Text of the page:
Oakwood Cemetery was established in 1839 as Austin’s city cemetery. And a chapel was built in 1914, placed in an area of the cemetery that had been designated as a racially segregated section since 1859.
On November 29, 2016, archaeologists monitoring the rehabilitation of the Oakwood Cemetery Chapel, discovered small bone fragments underneath the building.
All construction activity was immediately halted. Eventually some 38 burials were discovered underneath the chapel, all dating from the 19th century.
In May, the city released a comprehensive archaeological report, an analysis of the Oakwood Chapel grounds and items buried alongside the remains of the 38 unidentified individuals.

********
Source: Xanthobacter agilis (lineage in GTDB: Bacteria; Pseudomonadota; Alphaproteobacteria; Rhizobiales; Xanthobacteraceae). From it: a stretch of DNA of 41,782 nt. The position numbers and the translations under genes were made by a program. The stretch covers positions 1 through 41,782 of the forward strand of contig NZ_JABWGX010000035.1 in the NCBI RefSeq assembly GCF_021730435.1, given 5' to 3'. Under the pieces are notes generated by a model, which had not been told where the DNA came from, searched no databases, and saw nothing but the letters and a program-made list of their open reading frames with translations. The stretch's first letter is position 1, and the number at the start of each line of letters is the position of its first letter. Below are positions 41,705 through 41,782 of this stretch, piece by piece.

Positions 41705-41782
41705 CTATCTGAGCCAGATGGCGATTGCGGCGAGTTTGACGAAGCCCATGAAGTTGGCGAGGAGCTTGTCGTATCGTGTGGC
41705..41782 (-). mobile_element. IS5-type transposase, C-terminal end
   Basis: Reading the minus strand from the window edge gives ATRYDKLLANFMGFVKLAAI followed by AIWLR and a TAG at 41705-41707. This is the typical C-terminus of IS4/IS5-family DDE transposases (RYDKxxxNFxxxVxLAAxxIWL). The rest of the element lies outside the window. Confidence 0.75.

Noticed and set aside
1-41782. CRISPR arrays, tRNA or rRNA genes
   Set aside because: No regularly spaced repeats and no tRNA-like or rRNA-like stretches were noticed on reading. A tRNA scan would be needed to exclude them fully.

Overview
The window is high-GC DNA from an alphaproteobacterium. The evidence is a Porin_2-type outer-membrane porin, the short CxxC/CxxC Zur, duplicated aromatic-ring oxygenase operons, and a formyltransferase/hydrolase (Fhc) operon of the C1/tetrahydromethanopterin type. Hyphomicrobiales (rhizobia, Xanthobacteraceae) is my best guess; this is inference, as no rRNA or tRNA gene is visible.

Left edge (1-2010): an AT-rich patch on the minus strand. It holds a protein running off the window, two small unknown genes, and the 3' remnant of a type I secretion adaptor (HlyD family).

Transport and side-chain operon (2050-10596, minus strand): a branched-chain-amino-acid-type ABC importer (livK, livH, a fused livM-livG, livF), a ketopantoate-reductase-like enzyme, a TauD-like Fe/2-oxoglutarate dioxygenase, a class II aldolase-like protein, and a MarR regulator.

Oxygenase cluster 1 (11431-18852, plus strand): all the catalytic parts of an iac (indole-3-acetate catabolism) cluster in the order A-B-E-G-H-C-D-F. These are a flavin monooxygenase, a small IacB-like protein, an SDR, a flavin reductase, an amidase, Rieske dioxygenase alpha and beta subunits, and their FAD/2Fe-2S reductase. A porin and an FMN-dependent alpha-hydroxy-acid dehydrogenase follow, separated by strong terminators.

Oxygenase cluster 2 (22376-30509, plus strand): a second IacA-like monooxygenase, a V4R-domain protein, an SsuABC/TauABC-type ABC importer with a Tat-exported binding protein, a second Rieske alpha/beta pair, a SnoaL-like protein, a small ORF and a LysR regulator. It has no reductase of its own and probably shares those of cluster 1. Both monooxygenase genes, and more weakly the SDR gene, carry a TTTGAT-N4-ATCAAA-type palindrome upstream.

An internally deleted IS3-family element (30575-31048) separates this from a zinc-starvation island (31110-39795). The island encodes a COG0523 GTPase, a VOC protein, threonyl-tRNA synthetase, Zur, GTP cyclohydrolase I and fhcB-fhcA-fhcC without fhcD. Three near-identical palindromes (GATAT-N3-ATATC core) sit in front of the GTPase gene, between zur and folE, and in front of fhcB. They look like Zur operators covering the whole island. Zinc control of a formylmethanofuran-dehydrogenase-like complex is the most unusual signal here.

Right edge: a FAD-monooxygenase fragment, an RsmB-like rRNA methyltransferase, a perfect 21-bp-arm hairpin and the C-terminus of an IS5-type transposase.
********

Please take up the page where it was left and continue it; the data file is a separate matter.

Now, a free two-day public symposium will brings more than three dozen nationally renowned archaeologists, anthropologists, historians, community activists and city staff for provides an opportunity for the public to learn more about what report revealed.
“All Together Here: A Community Symposium for Discovery and Remembrance” takes place Oct. 9 and 10. Registration is free.
Panel discussions will focus on the communities of African Americans and Mexican Americans who lived in Austin in the late 19th century. The event will also invite the community to provide ideas about how these individuals are honored and memorialized. Additionally, the public will learn how the community can become more involved in the exploration of the individual’s identities.
To register, see panel topics and featured speakers, see oakwoodsymposium.org